Latin is among the world’s most enjoyed and exciting types of dance, and under its umbrella is a diverse range of dance styles. While a plentiful selection can be a plus to some, the array of options can be a bit overwhelming to others, particularly for those who are new to dancing. So where do you even begin your search for the kind of Latin dance that is just right for you? That’s simple: You start here! Learning about the different kinds of dance that come with this territory is the foremost step in targeting the one that you should get started with. Not to mention, the more you familiarize yourself with them, the further away you get from confusion and the closer you get to comfort!
Taking on a new style of dance should be treated just like any other important decision that you make in life, because, when you really think about it, learning is an investment of your time and energy (and if you take lessons, your money, too). Of course, that means you’ll want to be sure that you’re actually enthused by the one you decide to start practicing first. You’d also need to ask if you could see yourself keeping up with it for a while. So, to help you figure things out, we’ve compiled an introductory list of some of the most popular kinds of Latin dance to consider, and they’re all linked to other pages that cover each style in more detail, too, should you decide to keep exploring.
Sultry, romantic, passionate, intimate, and dramatic are just a few words that describe the Argentine Tango. It’s a dance with lots of personality on its own, bringing with it striding steps, geometric patterns, and lots of upper body contact.
Hip motions are the soul of bachata and this trait comes through very pronouncedly when danced. At a basic level, it is danced to a three-step count with a tap on the fourth beat. Some might describe bachata as romantic, mellow, or sensual.
Danced in a closed dance position to counts of slow-quick-quick, the Bolero is a beautiful, amorous dance embodying traits of grace and romance. It’s characterized, as well, by controlled movement and poignant interpretations of the music.
💃 Cha Cha
With its characteristic triple repetitive foot rhythm (cha-cha-cha), the Cha Cha’s style is a very fun kind of dance to explore. Exciting, sassy, and flirty are other words that convey the type of energy it brings to those dancing it.
The forefather of cha cha, mambo is fun, flirty, and boastful. Sometimes confused for the commonly referenced salsa dance, which starts on the one-beat, mambo starts on the two-beat and, like most Latin dances, hip movements are one of the key ingredients to this dance.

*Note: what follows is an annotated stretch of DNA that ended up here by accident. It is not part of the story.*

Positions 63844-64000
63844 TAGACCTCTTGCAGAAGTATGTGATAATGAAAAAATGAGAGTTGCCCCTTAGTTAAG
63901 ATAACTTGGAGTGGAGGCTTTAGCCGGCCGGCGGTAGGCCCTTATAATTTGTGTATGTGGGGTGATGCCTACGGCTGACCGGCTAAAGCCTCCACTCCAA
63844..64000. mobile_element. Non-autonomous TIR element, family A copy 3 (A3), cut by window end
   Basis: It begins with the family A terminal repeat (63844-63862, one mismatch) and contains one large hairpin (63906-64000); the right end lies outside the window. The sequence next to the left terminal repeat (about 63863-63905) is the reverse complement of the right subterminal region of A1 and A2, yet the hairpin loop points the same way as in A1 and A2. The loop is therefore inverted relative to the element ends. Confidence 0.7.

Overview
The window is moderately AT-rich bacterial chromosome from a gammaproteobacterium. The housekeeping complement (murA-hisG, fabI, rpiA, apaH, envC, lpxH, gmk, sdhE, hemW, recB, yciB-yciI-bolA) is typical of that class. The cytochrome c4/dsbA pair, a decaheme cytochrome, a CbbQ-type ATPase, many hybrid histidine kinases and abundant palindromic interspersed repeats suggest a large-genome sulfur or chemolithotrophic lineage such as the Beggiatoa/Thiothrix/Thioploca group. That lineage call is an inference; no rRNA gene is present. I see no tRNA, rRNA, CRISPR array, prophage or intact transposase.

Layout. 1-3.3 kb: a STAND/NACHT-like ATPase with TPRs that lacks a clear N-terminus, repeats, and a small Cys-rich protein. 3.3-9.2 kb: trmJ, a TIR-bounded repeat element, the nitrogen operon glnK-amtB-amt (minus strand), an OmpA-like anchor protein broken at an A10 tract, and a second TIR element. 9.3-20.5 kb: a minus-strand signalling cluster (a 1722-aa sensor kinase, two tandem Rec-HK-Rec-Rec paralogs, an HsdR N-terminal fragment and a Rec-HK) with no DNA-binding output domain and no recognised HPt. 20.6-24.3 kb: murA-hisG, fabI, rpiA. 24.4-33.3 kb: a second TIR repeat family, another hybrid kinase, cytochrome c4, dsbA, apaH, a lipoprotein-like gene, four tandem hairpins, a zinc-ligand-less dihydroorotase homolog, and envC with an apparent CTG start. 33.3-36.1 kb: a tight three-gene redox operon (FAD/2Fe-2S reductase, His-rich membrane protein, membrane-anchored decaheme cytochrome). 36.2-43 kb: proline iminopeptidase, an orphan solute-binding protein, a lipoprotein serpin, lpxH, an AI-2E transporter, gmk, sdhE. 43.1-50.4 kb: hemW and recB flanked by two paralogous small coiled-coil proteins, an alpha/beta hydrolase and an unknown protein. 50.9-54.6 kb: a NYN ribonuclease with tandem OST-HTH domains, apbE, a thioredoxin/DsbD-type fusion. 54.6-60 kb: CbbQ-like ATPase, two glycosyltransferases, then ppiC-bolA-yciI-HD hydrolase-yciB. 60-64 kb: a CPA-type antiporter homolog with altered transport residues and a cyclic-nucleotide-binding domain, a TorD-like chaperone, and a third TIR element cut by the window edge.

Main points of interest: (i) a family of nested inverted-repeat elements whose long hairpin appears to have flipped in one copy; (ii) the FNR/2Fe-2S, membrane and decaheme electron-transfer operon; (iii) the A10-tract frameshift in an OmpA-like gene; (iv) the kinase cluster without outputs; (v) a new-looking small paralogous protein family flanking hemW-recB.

Danced to a marching tempo with emphasis on the hips, taking a walking step with each beat of the music, the Merengue avails itself generously to improvisation and spontaneity, which can be a lot of fun! It’s lively, upbeat, and also easy to catch onto.
Danced in a role-playing fashion, the Paso Doble centers around the individual undertaking the role of a Spanish bullfighter (matador). The other partner assumes the role of a bull, cape, Spanish dancer, or a number of interchangeable roles. As you’d imagine, it’s entertaining to both dance and behold!
Rumba originated as a dance of courtship, so, watching it performed, you might find yourself thinking that it’s one of the flirtiest kinds of dance that you’ve seen! Hip-swaying and slightly bent knees are characteristic features here.
Salsa is a fast, smooth, and fluid dance style largely associated with mambo. Travel across the dance floor typically isn’t a necessary ingredient, so it’s easy to occupy a small area and carry out a full routine. Patterns usually involve three steps during each four-beat series (one beat gets skipped).
Samba is a lively, energetic dance involving elaborate footwork, rapid steps, pelvic and hip movements, and a swaying motion between dancers. Advanced samba dances are often seen adorned with acrobatics and multiple turns.
Remember that the information above only touches the tip of the iceberg, so if you do decide that Latin dancing is for you and feel pretty confident about which kind you’re going to learn, then keep doing your research. Tutorial videos and self-taught moves at home are great, but nothing beats the first-hand experience gained through a complimentary lesson at a local Latin dance studio near you.
While you’re exploring which kind of dance to learn, have you thought about venturing into other partner styles, like those in the broader realm of ballroom? In our first segment on this topic, we covered the basics of several types of ballroom dance with enough detail to get anyone in the exploratory stage started on the right foot, so, if you’re open to it, head over to “Part 1.”
What is it about Latin dancing that piques your interest? Have you learned other styles of dance before? Let us know in the comments section below!